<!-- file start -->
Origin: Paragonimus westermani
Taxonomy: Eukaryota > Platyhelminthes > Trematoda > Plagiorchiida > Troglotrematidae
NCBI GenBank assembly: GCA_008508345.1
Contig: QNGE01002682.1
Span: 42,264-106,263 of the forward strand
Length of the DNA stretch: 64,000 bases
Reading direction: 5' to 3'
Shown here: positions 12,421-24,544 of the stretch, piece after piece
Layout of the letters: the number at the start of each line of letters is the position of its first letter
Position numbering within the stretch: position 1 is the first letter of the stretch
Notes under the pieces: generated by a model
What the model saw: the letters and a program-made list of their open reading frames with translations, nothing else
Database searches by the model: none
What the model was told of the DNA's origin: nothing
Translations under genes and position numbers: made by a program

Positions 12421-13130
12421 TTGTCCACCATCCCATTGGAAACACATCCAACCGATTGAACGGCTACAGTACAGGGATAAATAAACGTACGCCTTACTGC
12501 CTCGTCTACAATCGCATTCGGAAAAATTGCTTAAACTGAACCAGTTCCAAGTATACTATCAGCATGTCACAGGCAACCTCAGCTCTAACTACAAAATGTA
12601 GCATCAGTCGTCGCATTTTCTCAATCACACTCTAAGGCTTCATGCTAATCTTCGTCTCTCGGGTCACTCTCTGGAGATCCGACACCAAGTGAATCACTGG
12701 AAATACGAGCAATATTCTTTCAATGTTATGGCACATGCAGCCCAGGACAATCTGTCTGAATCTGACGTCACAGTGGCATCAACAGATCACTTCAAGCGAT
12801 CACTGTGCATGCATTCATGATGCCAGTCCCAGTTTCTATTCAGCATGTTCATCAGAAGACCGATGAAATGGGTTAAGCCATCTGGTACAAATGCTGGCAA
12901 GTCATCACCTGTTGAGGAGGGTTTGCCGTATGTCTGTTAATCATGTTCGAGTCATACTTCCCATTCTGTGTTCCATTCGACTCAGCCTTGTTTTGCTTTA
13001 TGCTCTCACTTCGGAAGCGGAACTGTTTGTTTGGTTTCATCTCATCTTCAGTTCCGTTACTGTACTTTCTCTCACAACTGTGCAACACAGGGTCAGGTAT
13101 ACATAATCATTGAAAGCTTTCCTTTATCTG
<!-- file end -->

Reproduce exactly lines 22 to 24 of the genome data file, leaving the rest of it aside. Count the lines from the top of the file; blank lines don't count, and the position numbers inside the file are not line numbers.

12901 GTCATCACCTGTTGAGGAGGGTTTGCCGTATGTCTGTTAATCATGTTCGAGTCATACTTCCCATTCTGTGTTCCATTCGACTCAGCCTTGTTTTGCTTTA
13001 TGCTCTCACTTCGGAAGCGGAACTGTTTGTTTGGTTTCATCTCATCTTCAGTTCCGTTACTGTACTTTCTCTCACAACTGTGCAACACAGGGTCAGGTAT
13101 ACATAATCATTGAAAGCTTTCCTTTATCTG